HBR listed this novel as one of the year's best business books. This well-wrought novel offers some quietly fine writing, and Russo paints the decaying Maine town of Empire Falls with a compassionate sensitivity of which Proulx might justly be jealous. But a handful of realistically-considered paragraphs about the business of diners and bars hardly make this a business novel.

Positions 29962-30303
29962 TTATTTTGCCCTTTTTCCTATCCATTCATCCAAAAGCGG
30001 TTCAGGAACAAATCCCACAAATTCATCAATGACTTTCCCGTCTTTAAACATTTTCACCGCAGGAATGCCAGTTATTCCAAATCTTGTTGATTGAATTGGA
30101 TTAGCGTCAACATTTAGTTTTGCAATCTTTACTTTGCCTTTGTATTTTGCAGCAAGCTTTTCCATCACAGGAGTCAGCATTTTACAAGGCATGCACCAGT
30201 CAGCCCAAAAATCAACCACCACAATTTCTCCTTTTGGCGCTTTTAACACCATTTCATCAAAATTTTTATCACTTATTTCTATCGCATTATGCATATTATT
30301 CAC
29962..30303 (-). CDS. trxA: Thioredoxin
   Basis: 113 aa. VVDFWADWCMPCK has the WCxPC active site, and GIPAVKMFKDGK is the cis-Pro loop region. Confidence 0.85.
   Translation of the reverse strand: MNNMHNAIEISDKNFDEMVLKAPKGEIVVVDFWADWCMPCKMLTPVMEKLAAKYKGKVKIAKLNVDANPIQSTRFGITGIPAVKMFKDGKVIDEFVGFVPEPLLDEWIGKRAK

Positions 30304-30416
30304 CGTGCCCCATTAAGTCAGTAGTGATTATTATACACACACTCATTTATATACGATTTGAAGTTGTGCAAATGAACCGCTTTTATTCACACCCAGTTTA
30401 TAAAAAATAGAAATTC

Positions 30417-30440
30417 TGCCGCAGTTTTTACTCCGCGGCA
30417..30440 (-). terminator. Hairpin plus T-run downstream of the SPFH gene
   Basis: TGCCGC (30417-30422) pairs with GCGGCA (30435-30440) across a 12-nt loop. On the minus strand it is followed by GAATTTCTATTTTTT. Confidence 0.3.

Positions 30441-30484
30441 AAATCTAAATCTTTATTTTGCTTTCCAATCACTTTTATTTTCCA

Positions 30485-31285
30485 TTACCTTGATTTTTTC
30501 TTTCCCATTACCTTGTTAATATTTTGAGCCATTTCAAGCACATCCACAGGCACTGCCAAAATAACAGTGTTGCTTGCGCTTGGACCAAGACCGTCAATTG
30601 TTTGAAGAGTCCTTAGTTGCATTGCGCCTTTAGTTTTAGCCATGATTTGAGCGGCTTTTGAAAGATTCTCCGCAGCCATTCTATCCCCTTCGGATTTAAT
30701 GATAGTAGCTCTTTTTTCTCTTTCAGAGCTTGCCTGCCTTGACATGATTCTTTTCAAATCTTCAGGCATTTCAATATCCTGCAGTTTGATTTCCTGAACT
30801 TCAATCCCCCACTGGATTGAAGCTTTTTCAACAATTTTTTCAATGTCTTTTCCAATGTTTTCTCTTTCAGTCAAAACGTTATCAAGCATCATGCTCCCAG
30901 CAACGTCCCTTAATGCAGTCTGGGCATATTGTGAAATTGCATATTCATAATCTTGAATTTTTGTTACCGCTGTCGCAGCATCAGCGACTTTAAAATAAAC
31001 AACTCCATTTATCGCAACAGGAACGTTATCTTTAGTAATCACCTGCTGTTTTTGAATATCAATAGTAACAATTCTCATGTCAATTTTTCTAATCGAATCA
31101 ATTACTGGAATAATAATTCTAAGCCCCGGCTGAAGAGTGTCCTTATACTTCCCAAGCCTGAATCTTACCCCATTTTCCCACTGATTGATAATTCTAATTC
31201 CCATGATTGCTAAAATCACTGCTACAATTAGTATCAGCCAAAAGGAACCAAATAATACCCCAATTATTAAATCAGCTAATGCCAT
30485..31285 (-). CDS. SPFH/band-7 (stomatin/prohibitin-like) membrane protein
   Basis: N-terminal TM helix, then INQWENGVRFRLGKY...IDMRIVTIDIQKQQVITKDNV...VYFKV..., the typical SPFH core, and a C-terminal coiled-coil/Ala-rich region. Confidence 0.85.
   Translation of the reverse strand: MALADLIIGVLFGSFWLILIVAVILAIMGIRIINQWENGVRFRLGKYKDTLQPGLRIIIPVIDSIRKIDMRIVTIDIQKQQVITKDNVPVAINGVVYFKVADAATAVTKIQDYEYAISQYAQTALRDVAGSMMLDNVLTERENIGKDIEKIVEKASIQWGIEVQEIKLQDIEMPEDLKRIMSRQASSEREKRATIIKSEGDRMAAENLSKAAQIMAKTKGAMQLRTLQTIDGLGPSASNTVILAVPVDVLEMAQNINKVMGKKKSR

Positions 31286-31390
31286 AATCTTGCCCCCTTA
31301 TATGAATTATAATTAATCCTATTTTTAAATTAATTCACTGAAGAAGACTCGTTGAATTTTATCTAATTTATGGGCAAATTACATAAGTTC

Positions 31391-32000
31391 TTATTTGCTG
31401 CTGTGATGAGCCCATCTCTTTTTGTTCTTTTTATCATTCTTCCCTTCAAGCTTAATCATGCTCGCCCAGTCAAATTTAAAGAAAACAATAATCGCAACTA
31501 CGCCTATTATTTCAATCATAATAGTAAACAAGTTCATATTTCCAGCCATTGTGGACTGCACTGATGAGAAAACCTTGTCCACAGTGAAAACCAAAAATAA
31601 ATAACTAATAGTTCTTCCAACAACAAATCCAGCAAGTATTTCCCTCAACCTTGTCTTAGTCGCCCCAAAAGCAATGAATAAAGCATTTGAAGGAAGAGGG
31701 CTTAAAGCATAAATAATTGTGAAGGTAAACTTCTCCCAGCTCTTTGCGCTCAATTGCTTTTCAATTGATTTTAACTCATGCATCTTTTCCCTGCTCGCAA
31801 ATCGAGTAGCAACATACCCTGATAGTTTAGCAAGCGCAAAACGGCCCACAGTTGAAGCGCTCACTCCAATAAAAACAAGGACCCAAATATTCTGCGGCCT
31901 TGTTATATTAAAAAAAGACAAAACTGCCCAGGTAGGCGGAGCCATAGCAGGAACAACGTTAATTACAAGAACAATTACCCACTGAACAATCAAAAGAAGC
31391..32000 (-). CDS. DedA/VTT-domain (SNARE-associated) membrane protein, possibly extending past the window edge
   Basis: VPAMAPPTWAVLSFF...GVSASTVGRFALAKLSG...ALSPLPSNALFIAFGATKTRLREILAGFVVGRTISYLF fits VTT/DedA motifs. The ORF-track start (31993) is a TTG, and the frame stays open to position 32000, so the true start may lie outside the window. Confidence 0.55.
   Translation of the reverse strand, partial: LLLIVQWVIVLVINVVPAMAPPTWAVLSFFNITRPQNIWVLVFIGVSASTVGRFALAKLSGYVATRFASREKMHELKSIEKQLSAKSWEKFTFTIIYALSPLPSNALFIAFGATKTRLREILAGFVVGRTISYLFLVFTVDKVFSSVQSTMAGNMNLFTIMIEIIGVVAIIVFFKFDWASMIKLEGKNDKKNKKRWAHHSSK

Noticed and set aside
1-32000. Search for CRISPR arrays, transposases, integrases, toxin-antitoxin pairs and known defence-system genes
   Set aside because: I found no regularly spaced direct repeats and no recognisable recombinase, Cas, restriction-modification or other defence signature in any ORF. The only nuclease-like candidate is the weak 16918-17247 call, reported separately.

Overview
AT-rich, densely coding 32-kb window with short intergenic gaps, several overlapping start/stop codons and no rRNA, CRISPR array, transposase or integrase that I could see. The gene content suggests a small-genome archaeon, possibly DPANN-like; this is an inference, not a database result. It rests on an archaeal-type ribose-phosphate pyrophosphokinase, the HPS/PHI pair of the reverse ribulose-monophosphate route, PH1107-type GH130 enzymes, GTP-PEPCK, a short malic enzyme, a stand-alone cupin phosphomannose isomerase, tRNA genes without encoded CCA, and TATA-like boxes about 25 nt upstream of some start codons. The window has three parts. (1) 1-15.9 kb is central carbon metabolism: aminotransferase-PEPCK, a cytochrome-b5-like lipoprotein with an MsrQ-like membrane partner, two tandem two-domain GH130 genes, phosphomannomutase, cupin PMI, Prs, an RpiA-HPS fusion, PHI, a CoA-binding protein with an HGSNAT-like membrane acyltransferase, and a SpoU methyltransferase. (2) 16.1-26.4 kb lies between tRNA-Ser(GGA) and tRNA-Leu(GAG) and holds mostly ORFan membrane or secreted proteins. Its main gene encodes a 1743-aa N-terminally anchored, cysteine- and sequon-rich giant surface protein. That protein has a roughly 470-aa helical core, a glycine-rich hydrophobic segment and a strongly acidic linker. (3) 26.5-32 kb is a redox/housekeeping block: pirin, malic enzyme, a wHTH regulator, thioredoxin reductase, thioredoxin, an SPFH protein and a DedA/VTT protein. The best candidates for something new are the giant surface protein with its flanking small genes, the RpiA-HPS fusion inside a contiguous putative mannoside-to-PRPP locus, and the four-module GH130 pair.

The absence of realistic business life from current literature is remarkable. Babbit and Death of a Salesman cast a long shadow, but both are now relics of a distant era. Glengarry Glenn Ross is a fine play and a wonderful portrait of desperation in the sales department, but it, too, is a story of a passing generation. We visit the groves of academe and the writer's lonely study all the time, but we seem rarely to drop into the conference room or the cubicle, and when we do it's rarely to think about the work people do or the way they feel about it.